Speaking of Paulson… Murphy plans to stay directly involved in his current FOX series – and that includes a highly-anticipated ninth season of American Horror Story and a teased Coven project of some type.
Let the speculation begin…
#13 The Homecoming Effect
Based on Eli Horowitz and Micah Bloomberg's popular podcast of the same name, the Julia Roberts-Stephan James series Homecoming proved to be the kind of fly-under-the-radar success for Amazon Prime Video that got other studios and services to take notice and take action. Why? Because for a series starring Roberts, it didn't quite get the attention it might've gotten 10-15 years ago – and then it dropped, and the eyeballs liked what they saw. Adding to Amazon's bragging rights, the psychological thriller also received Golden Globe, Critics' Choice, Satellite, and Writers Guild of America nominations for its efforts.
The fallout? Everyone gets a podcast adaptation!
Facebook Watch is bringing mystery-thriller podcast Limetown to the social media's video service, starring Jessica Biel (The Sinner) and Stanley Tucci (A Private War); while NBC is developing a series based around Paul Bae and Terry Miles' The Black Tapes podcast. Some studios have begun creating podcast/audio drama divisions as a way of cultivating that next "big thing" in-house, like Endeavor launching Endeavor Audio.
Is it a good film? I don't know – but does it need to be?
Now before you start grabbing the pitchforks and torches and chasing me into the town square, think of it in terms of Star Wars. No one really thinks Star Wars is a "good movie" from the standpoint of plot, dialogue, or acting – and yet you knew the moment it started that you were looking at something different – a game-changer that would forever impact the way we watch movies.
That's exactly how I felt after engaging with Black Mirror: Bandersnatch's interactivity the morning it was released by Netflix – and it's the reason why we made a last-minute adjustment to the list you're currently reading.
We've gone from "Turn to Page 47" to "Fast forward your VHS tape to 27:30" to "Select DVD Chapter 8" to a seamless choice integration that never took me out of the flow of the film – and that's the key to its success.
One concern? Keeping viewers from getting caught up in the overall tech that they'd rather "play" with a film or television show instead of actually watching it. But technology like this – some invented specifically for this film – isn't going away any time soon.
#11 Stephen King
One would think his name alone secures him a space on any "influencers" list from now until our alien overlords arrive and start running things, but Stephen King is not one of those authors who's content to ride the coat tails of his past-work's reputation. If it feels like King's putting out 67 books a year, it's probably because King's in the middle of one of his most creative periods ever – and we're talking a career filled with a righteous amount of "creative periods."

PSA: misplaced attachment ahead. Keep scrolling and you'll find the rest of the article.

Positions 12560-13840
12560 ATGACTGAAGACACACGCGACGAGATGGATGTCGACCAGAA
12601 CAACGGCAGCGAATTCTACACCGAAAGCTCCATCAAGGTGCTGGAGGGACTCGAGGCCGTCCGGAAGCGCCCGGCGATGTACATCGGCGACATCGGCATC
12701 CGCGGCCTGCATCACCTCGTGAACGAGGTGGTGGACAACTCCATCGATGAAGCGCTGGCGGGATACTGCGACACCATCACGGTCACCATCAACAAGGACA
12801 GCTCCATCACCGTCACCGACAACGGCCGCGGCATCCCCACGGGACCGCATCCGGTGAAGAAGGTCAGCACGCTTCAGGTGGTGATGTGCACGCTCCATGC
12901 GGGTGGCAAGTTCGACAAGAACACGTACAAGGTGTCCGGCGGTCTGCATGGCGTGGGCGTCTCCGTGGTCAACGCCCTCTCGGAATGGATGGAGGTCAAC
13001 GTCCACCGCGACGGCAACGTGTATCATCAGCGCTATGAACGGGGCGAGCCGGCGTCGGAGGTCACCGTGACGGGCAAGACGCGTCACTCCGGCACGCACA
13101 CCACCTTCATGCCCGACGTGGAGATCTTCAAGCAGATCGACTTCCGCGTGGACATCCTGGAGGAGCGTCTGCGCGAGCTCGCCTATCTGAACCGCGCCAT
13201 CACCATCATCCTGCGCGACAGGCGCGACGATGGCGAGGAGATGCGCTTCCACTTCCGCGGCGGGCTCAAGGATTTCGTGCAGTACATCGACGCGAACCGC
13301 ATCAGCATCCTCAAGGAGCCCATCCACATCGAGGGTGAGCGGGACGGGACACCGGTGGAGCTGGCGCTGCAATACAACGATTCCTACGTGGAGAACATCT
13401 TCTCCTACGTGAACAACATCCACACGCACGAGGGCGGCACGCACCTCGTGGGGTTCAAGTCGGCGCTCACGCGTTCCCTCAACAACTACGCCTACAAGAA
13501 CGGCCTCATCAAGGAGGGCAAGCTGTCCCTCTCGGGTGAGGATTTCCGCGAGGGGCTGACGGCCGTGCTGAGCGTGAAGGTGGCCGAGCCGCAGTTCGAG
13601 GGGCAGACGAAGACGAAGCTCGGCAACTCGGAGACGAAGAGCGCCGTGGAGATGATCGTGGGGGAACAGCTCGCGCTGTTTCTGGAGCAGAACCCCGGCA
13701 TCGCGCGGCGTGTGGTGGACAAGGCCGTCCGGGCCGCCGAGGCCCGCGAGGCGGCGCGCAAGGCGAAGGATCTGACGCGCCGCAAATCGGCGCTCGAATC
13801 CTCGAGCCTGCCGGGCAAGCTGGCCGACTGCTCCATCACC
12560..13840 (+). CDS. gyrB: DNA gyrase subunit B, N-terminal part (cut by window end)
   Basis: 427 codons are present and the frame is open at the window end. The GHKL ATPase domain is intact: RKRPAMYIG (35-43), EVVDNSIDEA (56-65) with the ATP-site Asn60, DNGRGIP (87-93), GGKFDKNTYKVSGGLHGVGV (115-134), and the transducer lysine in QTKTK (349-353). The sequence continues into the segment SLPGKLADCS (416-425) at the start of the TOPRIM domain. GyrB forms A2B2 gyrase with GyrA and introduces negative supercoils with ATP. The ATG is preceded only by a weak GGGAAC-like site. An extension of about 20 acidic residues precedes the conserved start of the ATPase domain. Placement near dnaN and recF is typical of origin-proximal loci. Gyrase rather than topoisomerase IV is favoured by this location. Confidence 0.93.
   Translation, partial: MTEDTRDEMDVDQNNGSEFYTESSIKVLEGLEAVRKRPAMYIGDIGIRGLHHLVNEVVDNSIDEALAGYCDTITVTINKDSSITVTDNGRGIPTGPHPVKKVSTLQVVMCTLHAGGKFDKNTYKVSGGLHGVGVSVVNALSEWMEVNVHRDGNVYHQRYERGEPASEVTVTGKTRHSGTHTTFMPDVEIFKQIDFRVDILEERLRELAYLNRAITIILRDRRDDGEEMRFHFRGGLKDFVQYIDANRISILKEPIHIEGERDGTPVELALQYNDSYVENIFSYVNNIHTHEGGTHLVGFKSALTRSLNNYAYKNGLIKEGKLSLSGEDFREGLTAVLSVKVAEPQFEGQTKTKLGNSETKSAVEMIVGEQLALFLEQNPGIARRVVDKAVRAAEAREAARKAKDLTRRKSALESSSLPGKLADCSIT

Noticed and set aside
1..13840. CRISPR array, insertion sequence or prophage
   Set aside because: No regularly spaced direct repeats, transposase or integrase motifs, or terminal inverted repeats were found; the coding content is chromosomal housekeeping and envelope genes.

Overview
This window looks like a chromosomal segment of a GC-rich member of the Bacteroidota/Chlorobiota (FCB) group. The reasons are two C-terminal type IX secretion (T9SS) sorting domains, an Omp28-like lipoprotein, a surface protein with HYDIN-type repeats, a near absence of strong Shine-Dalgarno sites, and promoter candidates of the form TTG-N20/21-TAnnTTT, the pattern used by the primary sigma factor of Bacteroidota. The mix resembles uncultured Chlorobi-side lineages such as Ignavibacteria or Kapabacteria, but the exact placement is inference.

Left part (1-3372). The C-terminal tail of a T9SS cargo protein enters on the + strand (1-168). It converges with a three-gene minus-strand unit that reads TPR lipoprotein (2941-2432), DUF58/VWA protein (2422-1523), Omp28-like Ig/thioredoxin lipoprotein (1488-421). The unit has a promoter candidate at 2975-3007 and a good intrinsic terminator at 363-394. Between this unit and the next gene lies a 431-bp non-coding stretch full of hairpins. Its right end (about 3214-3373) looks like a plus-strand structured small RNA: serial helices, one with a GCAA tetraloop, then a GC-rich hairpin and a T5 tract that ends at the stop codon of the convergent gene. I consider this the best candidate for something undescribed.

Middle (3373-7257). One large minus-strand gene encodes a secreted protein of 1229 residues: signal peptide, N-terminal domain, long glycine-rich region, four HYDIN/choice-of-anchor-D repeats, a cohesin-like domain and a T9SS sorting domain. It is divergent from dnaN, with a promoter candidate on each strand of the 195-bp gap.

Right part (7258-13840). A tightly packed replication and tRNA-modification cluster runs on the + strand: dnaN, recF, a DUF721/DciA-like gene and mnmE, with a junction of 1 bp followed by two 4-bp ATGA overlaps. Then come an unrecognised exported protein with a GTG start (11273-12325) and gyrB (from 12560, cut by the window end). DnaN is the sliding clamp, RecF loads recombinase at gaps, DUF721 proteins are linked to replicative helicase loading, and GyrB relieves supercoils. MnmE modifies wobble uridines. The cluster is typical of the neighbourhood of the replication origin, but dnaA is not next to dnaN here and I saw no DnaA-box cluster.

And if King's going to keep writing, Hollywood's going to keep adapting. This summer saw the premiere of Hulu's Castle Rock. Taking a number of King's works linked by the (in)famous fictional town and developing them into a "shared universe" horror/thriller anthology, Sam Shaw and Dustin Thomason delivered the streaming service that won over both critics and viewers by the end of its run – while setting up a tantalizing tease for the second season ("All works and no play…")
For 2019, you have Audience's Mr. Mercedes returning for its third and final season, production on the second season of Castle Rock expected to start, and a list of works either in pre, post, or middle of production that I could never list in its entirety here (but IMDB has them here).
Anyone ever consider…The Stephen King Channel? Just a thought…
#10 AMC's The Walking Dead/Breaking Bad Plan
Let's start with acknowledging that CBS All Access is already doing a version of this with the Star Trek: Discovery spin-off mini-movie series "Short Treks," – but AMC's move is elevating it to a whole new level. Even if you're not a fan of The Walking Dead, you probably heard Andrew Lincoln was leaving the series to star in a trilogy of Rick Grimes-based television films – and not just your averge tele-movie. The films are expected to have big screen-level budgets and looks – and those are just the beginning.
Since Scott M. Gimple assumed the role as overseer of The Walking Dead universe, there was talk of how they could expand the series in different ways – and now we know the answer: a multimedia approach that includes television films, miniseries, books, etc.; and a focus that will include backgrounds on supporting characters, how the zombie apocalypse plays-out in other parts of the world, and even talk of looks at the past and future.
As if that wasn't enough to get ears bleeding with anticipation, AMC is also not pushing back (though Bryan Cranston confirmed then stepped back from his breaking news) on reports that Vince Gilligan's developing a Breaking Bad television film that would focus on Aaron Paul's Jesse Pinkman post-series finale.